“I relocated to Tuscaloosa from northern California after being homeless. I felt desperate and saw no future. Living at Valor Grove has lifted a tremendous weight off of my shoulders. The first time I stepped into my apartment I cried like a baby. I love the peace and quiet, living around other veterans, in a place that I can call my own. This is the first time since returning from Vietnam that I feel honored by my country.” – Vietnam War & Army Veteran
Valor Grove, the first development of its kind in the nation, opened in October 2014 on the campus of the Tuscaloosa VA Medical Center (TVAMC). The $11 million development offers affordable housing for homeless veterans who pay rent based on income while they transition back into their communities.
Valor Grove is a 60,000-square-foot, 50-unit, 83-bed development with 25 single units and 25 units with a mix of two and three bedrooms. The development was built using a combination of an existing building and a new three-story building. Although classified as “transitional” housing, residents will likely stay at Valor Grove long term while they receive the services they need to rejoin their communities.
Tuscaloosa VA Public Affairs Officer Damon Stevenson said, “Veteran housing is definitely an issue in Tuscaloosa County and surrounding counties…” Research and studies back up that statement for the entire state of Alabama and nation as a whole. According to the National Coalition for Homeless Veterans, veterans account for about 23 percent of homeless people in America. A HUD study showed that on a single night in January 2013, there were more than 57,000 homeless veterans. In Alabama alone, that number was over 500.
Valor Grove not only provides sorely needed housing for homeless veterans, but also vital social services to help veterans transition back into their communities. The VA is heavily involved in assisting the tenants with things like health care, applying for VA benefits, finding clothing, etc. In addition, Volunteers of America Southeast and a local nonprofit called Tuscaloosa’s One Place provide unique services to help veterans transition back into their communities. Both organizations are providing case management services to the veterans, as well as their family members, on-site several times per week. Veterans are obtaining career readiness skills as the organizations help them with setting up emails and writing/editing résumés, finding and securing training classes at community colleges, helping them prepare for interviews, and much more. In the future, the organizations hope to add couples and parenting classes to the list of services they are providing. Veterans and their family members need only walk downstairs to get these important services that will help them get their lives back on track.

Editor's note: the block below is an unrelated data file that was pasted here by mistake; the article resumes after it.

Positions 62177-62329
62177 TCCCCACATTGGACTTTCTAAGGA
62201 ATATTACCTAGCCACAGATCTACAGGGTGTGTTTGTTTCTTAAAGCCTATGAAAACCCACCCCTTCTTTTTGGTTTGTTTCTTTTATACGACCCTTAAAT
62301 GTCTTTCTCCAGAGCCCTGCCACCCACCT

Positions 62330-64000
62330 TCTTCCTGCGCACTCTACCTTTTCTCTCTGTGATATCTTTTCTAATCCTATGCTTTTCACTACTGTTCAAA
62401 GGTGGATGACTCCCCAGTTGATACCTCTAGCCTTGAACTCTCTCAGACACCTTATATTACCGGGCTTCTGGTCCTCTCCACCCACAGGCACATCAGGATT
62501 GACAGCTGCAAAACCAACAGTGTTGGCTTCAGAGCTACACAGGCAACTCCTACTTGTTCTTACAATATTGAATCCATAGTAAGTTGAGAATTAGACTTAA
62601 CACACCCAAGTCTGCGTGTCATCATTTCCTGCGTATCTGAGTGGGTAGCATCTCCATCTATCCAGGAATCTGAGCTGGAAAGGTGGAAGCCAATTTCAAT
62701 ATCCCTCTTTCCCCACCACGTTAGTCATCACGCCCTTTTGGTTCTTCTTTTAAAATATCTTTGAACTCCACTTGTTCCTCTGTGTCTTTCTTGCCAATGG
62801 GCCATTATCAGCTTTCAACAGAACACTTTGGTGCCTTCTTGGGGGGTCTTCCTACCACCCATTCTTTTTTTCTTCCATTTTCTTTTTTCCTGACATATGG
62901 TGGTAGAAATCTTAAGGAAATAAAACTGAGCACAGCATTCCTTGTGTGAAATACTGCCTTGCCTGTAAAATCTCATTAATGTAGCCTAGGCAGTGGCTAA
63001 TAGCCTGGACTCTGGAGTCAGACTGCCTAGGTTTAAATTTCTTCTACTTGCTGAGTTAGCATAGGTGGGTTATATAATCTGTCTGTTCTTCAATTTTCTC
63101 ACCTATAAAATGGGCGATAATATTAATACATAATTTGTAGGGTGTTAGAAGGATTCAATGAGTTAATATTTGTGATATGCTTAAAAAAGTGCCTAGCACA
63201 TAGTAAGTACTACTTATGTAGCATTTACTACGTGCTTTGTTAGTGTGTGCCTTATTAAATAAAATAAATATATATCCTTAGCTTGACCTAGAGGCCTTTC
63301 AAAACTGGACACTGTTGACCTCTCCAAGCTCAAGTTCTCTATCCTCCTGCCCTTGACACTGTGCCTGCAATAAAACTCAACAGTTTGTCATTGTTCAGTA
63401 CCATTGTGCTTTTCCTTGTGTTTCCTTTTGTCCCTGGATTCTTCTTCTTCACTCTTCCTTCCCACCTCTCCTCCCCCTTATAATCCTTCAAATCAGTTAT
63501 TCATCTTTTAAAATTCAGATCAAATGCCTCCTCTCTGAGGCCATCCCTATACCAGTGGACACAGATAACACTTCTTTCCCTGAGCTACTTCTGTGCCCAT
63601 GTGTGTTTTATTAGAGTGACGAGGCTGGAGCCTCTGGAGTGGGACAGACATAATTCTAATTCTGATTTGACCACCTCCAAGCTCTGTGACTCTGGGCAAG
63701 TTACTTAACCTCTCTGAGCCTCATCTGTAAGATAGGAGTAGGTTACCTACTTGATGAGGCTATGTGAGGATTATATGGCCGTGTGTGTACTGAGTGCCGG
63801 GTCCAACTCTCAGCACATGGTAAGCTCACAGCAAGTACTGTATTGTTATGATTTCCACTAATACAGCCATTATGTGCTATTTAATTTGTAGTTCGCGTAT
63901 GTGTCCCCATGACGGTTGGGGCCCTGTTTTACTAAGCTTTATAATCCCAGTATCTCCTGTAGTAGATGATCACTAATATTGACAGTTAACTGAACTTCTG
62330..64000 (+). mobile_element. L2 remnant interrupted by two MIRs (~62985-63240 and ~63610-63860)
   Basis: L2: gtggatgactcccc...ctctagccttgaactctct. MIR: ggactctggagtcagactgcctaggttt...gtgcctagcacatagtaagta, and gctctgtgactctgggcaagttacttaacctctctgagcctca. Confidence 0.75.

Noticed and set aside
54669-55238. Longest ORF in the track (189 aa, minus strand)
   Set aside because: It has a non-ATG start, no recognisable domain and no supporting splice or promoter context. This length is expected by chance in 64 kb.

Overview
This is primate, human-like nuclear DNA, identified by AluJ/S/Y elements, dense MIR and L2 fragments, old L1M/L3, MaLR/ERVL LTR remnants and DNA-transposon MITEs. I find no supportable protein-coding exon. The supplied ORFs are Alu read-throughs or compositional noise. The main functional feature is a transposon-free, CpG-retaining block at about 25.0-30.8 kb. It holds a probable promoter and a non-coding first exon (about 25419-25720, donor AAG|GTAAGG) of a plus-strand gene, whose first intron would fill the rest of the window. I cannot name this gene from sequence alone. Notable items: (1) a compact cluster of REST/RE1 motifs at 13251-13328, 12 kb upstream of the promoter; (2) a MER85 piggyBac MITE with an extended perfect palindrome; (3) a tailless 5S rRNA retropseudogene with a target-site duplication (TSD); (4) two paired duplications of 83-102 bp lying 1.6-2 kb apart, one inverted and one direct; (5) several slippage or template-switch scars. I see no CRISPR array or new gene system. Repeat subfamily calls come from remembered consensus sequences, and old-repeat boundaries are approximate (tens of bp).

The long list of collaborators on this initiative includes the VA, HUD, Department of the Interior, Hollyhand Realty, MAP Development, Alabama Housing Finance Authority, Tuscaloosa Housing Authority, RHA Housing, City of Tuscaloosa, Alabama Multifamily Loan Consortium, Bank Independent, Volunteers of America Southeast, Tuscaloosa’s One Place, and High Socks for Hope.
After receiving a free, private, long-term “enhanced use” land lease, Hollyhand Realty and MAP Development formed a nonprofit, Valor Grove GP, Inc., to develop the project. After receiving a $4 million grant from the VA and a $210,000 grant from the city of Tuscaloosa as well as state and federal historic rehabilitation tax credits, they approached AHFA for funds to help make the development a reality. Taking into account the number of collaborators involved and the innovativeness of the funding structure and delivery of social services, AHFA awarded the project more than $530,000 in LIHTC funds.
While securing construction costs were a major factor in making a development like Valor Grove a reality, there were also substantial costs associated with furnishing such a development. Luckily, High Socks for Hope (the David and Erin Robertson Foundation) stepped in to provide all new home furnishings for almost every unit. David is from Birmingham, Alabama, and is a pitcher with the Chicago White Sox. He and his wife heard about Valor Grove in September 2014, but had no money budgeted for the project. Additionally, David was in the midst of transitioning from the New York Yankees to the White Sox, which made fundraising from their usual sources in the New York market difficult. However, three months later they had miraculously managed to fully furnish (bedding, linens, kitchen supplies, den/dining furniture) almost all 50 units.
According to the VA, approximately 25 VA campuses across the nation will eventually have developments like Valor Grove.
“Before the HUD VASH program, I was flopping house to house, state to state, jail to jail. Since I’ve been in the program, I don’t flop anymore. I haven’t been to jail anymore.” – Marine veteran
“When I came to Tuscaloosa I felt hopeless with nowhere to go, nowhere that I was able to lay my head and call my own. This was a blessing from the Lord above. I am overwhelmingly grateful for a chance at a brand new life. My whole outlook on life is very positive. Living here at Valor Grove is probably the most rewarding and fulfilling thing that has happened to me in my entire life.” – Air Force veteran
“It’s beautiful. I’ve prayed about this a long time…It’s an answer to a prayer for me.” – Navy veteran